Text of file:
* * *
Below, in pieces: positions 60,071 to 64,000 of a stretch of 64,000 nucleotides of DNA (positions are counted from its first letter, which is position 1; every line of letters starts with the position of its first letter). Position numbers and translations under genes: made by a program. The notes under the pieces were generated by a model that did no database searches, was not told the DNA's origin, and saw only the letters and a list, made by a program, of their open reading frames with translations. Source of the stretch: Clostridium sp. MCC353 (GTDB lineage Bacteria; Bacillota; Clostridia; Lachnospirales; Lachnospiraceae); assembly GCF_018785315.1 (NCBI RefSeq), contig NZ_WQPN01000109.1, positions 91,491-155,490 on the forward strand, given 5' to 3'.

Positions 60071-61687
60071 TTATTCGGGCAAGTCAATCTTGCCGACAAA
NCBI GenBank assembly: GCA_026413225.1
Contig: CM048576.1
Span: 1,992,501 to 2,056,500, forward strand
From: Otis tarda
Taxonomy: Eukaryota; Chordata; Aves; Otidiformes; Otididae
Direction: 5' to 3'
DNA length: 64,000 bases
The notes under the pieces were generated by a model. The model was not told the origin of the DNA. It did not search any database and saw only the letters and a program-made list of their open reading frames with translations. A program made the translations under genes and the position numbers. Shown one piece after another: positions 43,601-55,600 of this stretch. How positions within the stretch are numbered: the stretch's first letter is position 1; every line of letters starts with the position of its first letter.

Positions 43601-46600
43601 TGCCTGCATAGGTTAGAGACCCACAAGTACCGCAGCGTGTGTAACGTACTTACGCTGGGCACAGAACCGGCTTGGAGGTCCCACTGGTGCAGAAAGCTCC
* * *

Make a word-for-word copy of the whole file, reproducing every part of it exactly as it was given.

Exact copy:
Below, in pieces: positions 60,071 to 64,000 of a stretch of 64,000 nucleotides of DNA (positions are counted from its first letter, which is position 1; every line of letters starts with the position of its first letter). Position numbers and translations under genes: made by a program. The notes under the pieces were generated by a model that did no database searches, was not told the DNA's origin, and saw only the letters and a list, made by a program, of their open reading frames with translations. Source of the stretch: Clostridium sp. MCC353 (GTDB lineage Bacteria; Bacillota; Clostridia; Lachnospirales; Lachnospiraceae); assembly GCF_018785315.1 (NCBI RefSeq), contig NZ_WQPN01000109.1, positions 91,491-155,490 on the forward strand, given 5' to 3'.

Positions 60071-61687
60071 TTATTCGGGCAAGTCAATCTTGCCGACAAA
NCBI GenBank assembly: GCA_026413225.1
Contig: CM048576.1
Span: 1,992,501 to 2,056,500, forward strand
From: Otis tarda
Taxonomy: Eukaryota; Chordata; Aves; Otidiformes; Otididae
Direction: 5' to 3'
DNA length: 64,000 bases
The notes under the pieces were generated by a model. The model was not told the origin of the DNA. It did not search any database and saw only the letters and a program-made list of their open reading frames with translations. A program made the translations under genes and the position numbers. Shown one piece after another: positions 43,601-55,600 of this stretch. How positions within the stretch are numbered: the stretch's first letter is position 1; every line of letters starts with the position of its first letter.

Positions 43601-46600
43601 TGCCTGCATAGGTTAGAGACCCACAAGTACCGCAGCGTGTGTAACGTACTTACGCTGGGCACAGAACCGGCTTGGAGGTCCCACTGGTGCAGAAAGCTCC